The Music We Enjoy Can Ease Our Pain… Literally

Ayesha Azeem ‘23

Figure 1: Music is known to have therapeutic effects on the brain and has been shown to decrease pain perception and anxiety.

Music-induced analgesia (MIA) is defined as the ability of music to influence pain perception. The analgesic properties of music have been extensively studied in laboratory experiments and been found to alleviate pain and reduce anxiety. However, it is unclear what type of music is best for music-induced analgesia. The music used to study the phenomenon of MIA in previous studies was chosen by either the participants or the experimenters themselves. Participants were often told to provide their own preferred choice of music that was pleasant and relaxing, or to choose within a broad range of pre-chosen music to study MIA. A Poland-based study sought to discover whether preference of music can affect the pain-relieving properties associated with music and whether this correlation is stronger than the attribute of music itself. For example, people who prefer sad music may find that it has strong analgesic effects in comparison to someone who prefers upbeat music not because the music itself is sad, but because of their preference of sad music. 

78 healthy college students volunteered to participate in the study, with 47 female and 29 male students. Students with chronic pain conditions and long-term formal music training were excluded from the study. Participants were exposed to different kinds of music, as well as a control condition of white noise, and were assessed based on their music preferences and the intensity of pain the participants experienced. The pain stimulation in this study was conducted through a cold-pressor test, a method in which one’s non-dominant hand is submerged in cold water and kept until they express discomfort.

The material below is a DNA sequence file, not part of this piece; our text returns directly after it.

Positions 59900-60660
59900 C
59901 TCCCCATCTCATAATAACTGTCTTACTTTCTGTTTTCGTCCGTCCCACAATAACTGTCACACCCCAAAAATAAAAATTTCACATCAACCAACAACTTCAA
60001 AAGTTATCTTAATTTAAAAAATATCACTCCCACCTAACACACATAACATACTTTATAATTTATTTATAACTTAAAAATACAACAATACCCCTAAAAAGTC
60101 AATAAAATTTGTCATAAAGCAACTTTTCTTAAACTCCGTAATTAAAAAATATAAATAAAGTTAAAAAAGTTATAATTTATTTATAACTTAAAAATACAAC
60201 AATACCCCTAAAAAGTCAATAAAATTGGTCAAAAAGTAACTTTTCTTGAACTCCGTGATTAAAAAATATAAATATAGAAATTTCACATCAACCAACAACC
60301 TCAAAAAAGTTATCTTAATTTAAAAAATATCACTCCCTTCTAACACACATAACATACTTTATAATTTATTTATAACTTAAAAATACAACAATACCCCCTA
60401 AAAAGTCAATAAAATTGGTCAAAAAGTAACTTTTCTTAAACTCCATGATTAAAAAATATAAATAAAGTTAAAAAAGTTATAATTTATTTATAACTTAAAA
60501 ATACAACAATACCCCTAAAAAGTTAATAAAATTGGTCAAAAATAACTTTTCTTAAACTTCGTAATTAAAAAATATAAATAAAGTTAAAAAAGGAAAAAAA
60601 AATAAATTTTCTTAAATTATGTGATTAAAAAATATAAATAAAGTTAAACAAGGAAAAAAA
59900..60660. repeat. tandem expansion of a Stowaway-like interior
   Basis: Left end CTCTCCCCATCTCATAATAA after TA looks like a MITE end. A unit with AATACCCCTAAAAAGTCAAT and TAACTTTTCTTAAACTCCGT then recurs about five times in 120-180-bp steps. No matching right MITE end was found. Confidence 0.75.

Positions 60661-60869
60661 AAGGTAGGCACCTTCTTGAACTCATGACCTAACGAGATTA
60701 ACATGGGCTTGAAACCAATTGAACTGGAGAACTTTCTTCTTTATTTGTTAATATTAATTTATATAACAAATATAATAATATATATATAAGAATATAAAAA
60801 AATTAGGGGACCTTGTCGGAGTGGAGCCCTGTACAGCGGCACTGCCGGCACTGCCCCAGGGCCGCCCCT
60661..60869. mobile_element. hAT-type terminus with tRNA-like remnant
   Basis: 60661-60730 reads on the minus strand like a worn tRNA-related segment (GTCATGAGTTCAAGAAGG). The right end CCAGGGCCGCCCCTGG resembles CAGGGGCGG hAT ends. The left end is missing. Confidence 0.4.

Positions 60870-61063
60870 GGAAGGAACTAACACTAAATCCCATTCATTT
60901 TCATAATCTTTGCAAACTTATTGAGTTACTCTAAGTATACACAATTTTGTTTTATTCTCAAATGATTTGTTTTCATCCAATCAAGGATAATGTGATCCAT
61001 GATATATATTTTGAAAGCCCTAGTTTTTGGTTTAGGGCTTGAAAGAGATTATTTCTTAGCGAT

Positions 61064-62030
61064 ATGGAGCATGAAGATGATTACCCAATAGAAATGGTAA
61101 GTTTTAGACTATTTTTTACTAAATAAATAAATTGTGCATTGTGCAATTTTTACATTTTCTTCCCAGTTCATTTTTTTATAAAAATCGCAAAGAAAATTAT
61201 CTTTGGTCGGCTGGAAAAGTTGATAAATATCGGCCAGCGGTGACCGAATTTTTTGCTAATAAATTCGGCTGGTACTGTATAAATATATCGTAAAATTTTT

The study concluded that music attribute preferences play a significant role in MIA, and that listening to music with preferred attributes reduced pain intensity and increased pain tolerance. These analgesic effects were present even after the music condition ended, proving that MIA is due to the individual’s affective response to the music, and not the actual music itself. Additionally, pain thresholds were not affected by music attribute preference, indicating that music has a larger influence on pain unpleasantness rather than intensity. 

Recent research has also indicated that listeners may prefer the music of artists who are similar in personal characteristics to them. Future research can focus on the role of personality in music-induced analgesia, working to determine whether music can be used as an effective therapeutic tool for chronic pain conditions in every individual. 

Works Cited:

[1] K. Basiński, et. al., Preferred musical attribute dimensions underlie individual differences in music-induced analgesia. Scientific Reports 11 (2021). doi: 10.1038/s41598-021-87943-z 

[2] Image retrieved from: https://whowhatwhy.org/wp-content/uploads/2018/12/image3-6-700×470.jpg

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